WarnerMedia Takes $960M Pandemic Earnings Hit, AT&T Loses 627,000 Video Subs

John Stankey
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John Stankey

The telecom giant, led by CEO John Stankey, and parent company of WarnerMedia posts its latest results.

Telecom giant AT&T on Thursday reported its third-quarter results, the second set of financials and subscriber data fully affected by the novel coronavirus pandemic.

The company said its quarterly figures included a $1.72 billion hit to quarterly earnings tied to the coronavirus pandemic, as well as $190 million in incremental costs tied to the pandemic.

For WarnerMedia, it detailed a $960 million hit from the pandemic to earnings before interest, taxes, depreciation and amortization in the third quarter ended in September, with management on the earnings call speaking of a $1.6 billion revenue hit a the unit.

AT&T, led by CEO John Stankey, also disclosed that it lost 627,000 video subscribers, including 590,000 premium TV subscribers, in the latest period and a loss of 37,000 at its AT&T TV Now streaming service, following a 68,000 loss for AT&T TV Now in the second quarter.

AT&T also reported WarnerMedia's revenue and earnings for the latest quarter. Third-quarter  revenue reached $7.5 billion, down 10.0 percent, amid declines at Warner Bros. (28 percent) and HBO (2 percent), "partially offset by an increase at Turner" of 5.6 percent. The entertainment unit posted a 36 percent drop in adjusted earnings before interest, taxes, depreciation and amortization and a 38 percent decline in operating income to $1.8 billion, with Turner's operating income drop coming in at 31 percent, Warner's at nearly 33 percent, and HBO's at nearly 92 percent.

Warner Bros.' theatrical revenue decreased "primarily due to the postponement of theatrical and home entertainment releases caused by the pandemic," the firm said, adding that the Tenet global release was "impacted by limited capacity and continued closure of movie theaters in many locations." Television product revenue fell "primarily due to lower TV licensing and lower TV production revenues due to production hiatus related to COVID-19." But Warner's operating expenses fell 26.6 percent, "primarily caused by the production hiatus and lower marketing costs, mainly from fewer theatrical and home entertainment releases."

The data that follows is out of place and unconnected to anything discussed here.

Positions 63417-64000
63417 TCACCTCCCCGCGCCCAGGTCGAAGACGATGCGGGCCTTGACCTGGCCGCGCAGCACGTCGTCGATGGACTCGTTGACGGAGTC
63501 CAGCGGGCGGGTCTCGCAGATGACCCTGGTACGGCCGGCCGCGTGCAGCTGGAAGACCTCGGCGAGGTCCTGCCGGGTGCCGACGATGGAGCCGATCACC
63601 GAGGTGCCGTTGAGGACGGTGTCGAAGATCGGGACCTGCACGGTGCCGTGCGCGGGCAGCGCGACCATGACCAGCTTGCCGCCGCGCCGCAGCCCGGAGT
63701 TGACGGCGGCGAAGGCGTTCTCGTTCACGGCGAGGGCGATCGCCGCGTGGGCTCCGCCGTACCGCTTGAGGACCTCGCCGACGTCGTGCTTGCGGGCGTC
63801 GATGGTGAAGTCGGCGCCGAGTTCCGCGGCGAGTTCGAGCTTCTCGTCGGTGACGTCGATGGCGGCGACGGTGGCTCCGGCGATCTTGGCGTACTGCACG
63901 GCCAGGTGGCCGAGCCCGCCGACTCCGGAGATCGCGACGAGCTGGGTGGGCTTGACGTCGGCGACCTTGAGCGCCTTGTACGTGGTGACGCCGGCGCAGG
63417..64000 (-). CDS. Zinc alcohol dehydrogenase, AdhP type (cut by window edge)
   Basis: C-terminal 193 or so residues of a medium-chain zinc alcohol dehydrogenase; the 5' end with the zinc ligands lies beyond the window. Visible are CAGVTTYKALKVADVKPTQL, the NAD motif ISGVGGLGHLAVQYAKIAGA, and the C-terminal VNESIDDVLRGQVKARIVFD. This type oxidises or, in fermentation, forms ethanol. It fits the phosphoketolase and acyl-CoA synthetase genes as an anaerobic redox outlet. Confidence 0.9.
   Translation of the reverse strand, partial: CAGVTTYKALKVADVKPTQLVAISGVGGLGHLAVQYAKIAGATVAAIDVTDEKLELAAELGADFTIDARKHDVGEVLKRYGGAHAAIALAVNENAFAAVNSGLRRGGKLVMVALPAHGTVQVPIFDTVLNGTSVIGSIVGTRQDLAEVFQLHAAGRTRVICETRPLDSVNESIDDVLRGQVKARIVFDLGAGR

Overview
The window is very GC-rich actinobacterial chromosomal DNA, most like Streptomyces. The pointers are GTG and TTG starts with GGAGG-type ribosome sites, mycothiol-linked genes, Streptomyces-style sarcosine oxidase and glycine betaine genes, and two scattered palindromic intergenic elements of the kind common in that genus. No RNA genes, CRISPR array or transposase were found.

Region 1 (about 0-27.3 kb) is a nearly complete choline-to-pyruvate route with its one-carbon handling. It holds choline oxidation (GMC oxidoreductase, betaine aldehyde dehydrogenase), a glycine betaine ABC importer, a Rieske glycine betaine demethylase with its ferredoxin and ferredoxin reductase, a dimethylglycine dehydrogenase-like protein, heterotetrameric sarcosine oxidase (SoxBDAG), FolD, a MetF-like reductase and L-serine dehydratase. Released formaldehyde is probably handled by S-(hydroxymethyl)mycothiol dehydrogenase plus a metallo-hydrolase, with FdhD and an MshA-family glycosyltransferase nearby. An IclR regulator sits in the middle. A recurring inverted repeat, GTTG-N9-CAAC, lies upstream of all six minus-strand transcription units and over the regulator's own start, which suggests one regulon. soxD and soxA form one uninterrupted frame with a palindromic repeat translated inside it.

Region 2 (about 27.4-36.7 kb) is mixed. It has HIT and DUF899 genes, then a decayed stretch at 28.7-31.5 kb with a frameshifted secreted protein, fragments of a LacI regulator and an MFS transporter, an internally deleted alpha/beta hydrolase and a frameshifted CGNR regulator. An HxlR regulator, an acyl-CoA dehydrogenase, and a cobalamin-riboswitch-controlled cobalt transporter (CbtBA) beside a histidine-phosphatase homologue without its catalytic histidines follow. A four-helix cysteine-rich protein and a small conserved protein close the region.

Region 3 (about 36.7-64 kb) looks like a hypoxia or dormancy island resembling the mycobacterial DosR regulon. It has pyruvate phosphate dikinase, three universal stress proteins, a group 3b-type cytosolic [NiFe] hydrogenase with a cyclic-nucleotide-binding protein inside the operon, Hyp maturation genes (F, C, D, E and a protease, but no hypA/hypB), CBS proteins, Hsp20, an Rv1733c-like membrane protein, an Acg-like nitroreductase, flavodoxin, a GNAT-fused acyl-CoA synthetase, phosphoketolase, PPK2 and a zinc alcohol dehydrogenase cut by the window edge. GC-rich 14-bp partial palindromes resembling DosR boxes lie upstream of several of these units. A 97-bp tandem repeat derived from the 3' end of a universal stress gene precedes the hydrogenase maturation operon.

At Turner, operating expenses soared 41 percent, driven by $600 million in sports rights costs, mainly from the return of NBA games. Advertising revenue increased "primarily due to the shift of the NBA season into the third quarter and higher news delivery, partially offset by lower overall ratings."

At HBO, operating expenses rose 55.7 percent due to higher programming costs and expenses related to the launch of HBO Max. AT&T said the HBO Max investment in the latest quarter amounted to $600 million, bringing the year-to-date figure to $1.3 billion. Quarterly subscription revenue at HBO increased due to growth in international revenues "primarily due to the May 2020 acquisition of the remaining interest in HBO Latin America Group and higher domestic direct-to-consumer subscribers, partially offset by lower domestic linear subscribers."

AT&T's net debt at the end of September stood at $149 billion.